A grammar geek’s gentle guidance on 5 ghastly gaffes

In response to recent disparaging of linguists and their fervent devotion to getting things right, the author graciously offers a handful of tips to help you, dear reader, to avoid screwing up.

A recent study conducted by scientists at the University of Michigan concluded that people obsessed with grammar aren’t as nice as other folks.

As a grammar geek, I took offense to this. Well, that’s an overstatement. I guess I was just disappointed in the generalization, as I consider myself a nice guy and think most would agree.

After all, at the agency where I work, many refer to me as a grammar guru or their writing sensei—much nicer terms than “geek” or, even worse, the dreaded “Grammar Nazi.” True, I’m always watching out for grammar, spelling and punctuation errors.

Because we work in PR and write for journalists, it’s my job to stay abreast of Associated Press guidelines, but I don’t take a “holier than thou” approach to sharing this knowledge.

Needless to say, in my 30-year career—10 spent as a journalist and 20 as a PR professional with an eye to writing—I’ve seen my fair share of grammatical mistakes. However, there are five that I continue to see every day.

Here they are, along with corrections delivered in a kind and constructive manner:

1. And…action!

Most of the time, you want the subject of your sentence to perform the action. This is called active voice. Consider the sentence “The team reviewed the proposal.” In this example, the team (the subject) is doing the action—reviewing the proposal, the object of the sentence.

In passive voice, the sentence structure flips, so the target of the action moves to the subject position. Thus, the above would be written “The proposal was reviewed by the team.” In this passive sentence, the subject isn’t doing anything; instead, it is the receiver of the action.

Although passive writing isn’t incorrect, you can see how it changes the tone of your sentence. It often sounds lazy or clumsy. Active voice is more concise and direct, which is preferable, especially in business writing.

2. Pronoun problems

Simply put, pronouns and their antecedent nouns must agree in number. In other words, if the noun is singular, the pronoun should be singular; the same goes for plurals. Makes sense, right? That doesn’t stop people’s love of the word “their” and using it with singular nouns. For example:

  • Incorrect: Everyone should bring their notebook to this meeting.
  • Correct: Everyone should bring his or her notebook to this meeting.
  • Incorrect: The company will showcase their new products at the event.
  • Correct: The company will showcase its new products at the event.

3. Is that a thing?

To the untrained ear, that and who might seem interchangeable in a sentence. Consider your choice here:

We invited celebrities that/who live in the L.A. area to the VIP event.

While “celebrities that live in the L.A. area” might not sound wrong, it is. That is used when referring to things; who is always in reference to people. Fortunately, once you know this rule, it’s easy to remember. Don’t you wish everything in the world of grammar was that easy?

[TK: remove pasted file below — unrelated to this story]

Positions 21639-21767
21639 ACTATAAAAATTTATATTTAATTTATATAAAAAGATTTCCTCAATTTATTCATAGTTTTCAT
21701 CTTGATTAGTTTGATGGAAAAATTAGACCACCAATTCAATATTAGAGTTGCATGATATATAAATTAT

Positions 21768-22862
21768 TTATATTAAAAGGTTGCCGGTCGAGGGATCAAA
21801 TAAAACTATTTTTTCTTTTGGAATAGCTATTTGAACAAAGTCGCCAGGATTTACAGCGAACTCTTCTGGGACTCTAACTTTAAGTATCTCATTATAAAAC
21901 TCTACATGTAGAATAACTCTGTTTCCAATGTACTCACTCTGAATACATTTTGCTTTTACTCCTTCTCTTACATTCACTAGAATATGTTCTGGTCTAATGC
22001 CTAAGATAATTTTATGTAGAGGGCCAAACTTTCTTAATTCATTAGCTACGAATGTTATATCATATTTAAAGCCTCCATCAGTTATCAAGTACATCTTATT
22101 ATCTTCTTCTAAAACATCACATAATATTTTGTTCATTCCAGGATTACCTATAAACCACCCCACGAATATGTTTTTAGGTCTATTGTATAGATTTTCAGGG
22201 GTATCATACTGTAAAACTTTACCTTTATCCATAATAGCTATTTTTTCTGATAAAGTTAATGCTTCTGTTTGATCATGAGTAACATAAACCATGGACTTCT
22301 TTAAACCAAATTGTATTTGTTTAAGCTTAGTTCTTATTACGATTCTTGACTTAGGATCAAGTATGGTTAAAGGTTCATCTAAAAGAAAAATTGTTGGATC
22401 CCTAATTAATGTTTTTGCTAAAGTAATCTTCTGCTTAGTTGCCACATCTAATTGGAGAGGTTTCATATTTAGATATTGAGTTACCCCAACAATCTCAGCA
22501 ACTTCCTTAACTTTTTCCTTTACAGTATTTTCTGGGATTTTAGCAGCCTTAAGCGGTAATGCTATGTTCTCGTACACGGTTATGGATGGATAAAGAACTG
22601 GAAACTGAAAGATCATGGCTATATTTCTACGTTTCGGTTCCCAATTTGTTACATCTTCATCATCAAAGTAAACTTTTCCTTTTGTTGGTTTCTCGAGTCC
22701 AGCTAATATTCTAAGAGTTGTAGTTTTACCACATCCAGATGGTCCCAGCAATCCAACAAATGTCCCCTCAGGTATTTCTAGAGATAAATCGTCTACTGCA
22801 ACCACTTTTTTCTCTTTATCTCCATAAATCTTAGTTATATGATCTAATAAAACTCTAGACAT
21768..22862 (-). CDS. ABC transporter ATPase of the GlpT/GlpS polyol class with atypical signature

4. Attack of the apostrophes

Think you’re seeing apostrophes everywhere?

(I contend apostrophes warrant a place on this grammar list, even though it’s technically punctuation.) This often misused punctuation mark is used to show only two things:

1. Possession

2. Omission (of letters or numbers)

Here’s one, short paragraph containing an array of examples:

The brand’s ad campaign began in the ’80s. Though younger consumers probably won’t relate to the commercial, it was among their parents’ favorites.

Here’s a breakdown:

  • Brand’s. To show possession for a singular noun not ending in s, simply add ‘s.
  • ’80s. The apostrophe replaces the missing 19. (Putting it after the zero, as in 1980’s, would be incorrect.)
  • Don’t. As an irregular contraction for “do not,” don’t requires an apostrophe.
  • Parents’. For a plural noun ending in s, add only an apostrophe after the s.

So, that’s the easy part.

Where it gets tricky is when a singular noun ends in s. For example, would it be boss’ or boss’s? That’s a trick question, because it would depend upon the word that follows. You should add ‘s unless the next word begins with s. Thus, it would be boss’s office but the boss’ seat. Confused yet?

5. It’s gonna be all right

Choosing between it’s and its is still one of the most common linguistic mistakes people make. That’s not me starting to get nasty; I’m just citing a fact.

Let’s start with it’s, because it’s easier (you catch that?). It’s is a contraction for it is or it has. That’s all it is; nothing else.

Example: It’s beginning to look like rain.

Its , without the apostrophe, is possessive. You only use it when you are trying to show that something belongs to “it”-whatever it is.

Example: The dog was tugging at its leash.

If you’re ever not certain which to use, a simple trick is to read the sentence by inserting “it is” or “it has” instead to see if it still makes sense. If it doesn’t, “its” is probably correct. Using the example above, “The dog was tugging at it is leash” should guide you in the right direction.

As I’ve shown, grammar mistakes can be both easily fixable and a little complex, especially when there are exceptions to the rule. (Don’t get me started on hyphenation.) If writing is among your responsibilities, using proper grammar should be important to you, but nobody is expecting you to become an expert overnight.

Simply take the time to check your work-consulting reliable sources such as “The Elements of Style,” Grammar Girl’s online posts or Ragan’s vast archive of writing guidelines. Apply what you’ve learned each time you write something new, and you’ll certainly get better over time.

See? I told you grammar geeks can be nice.

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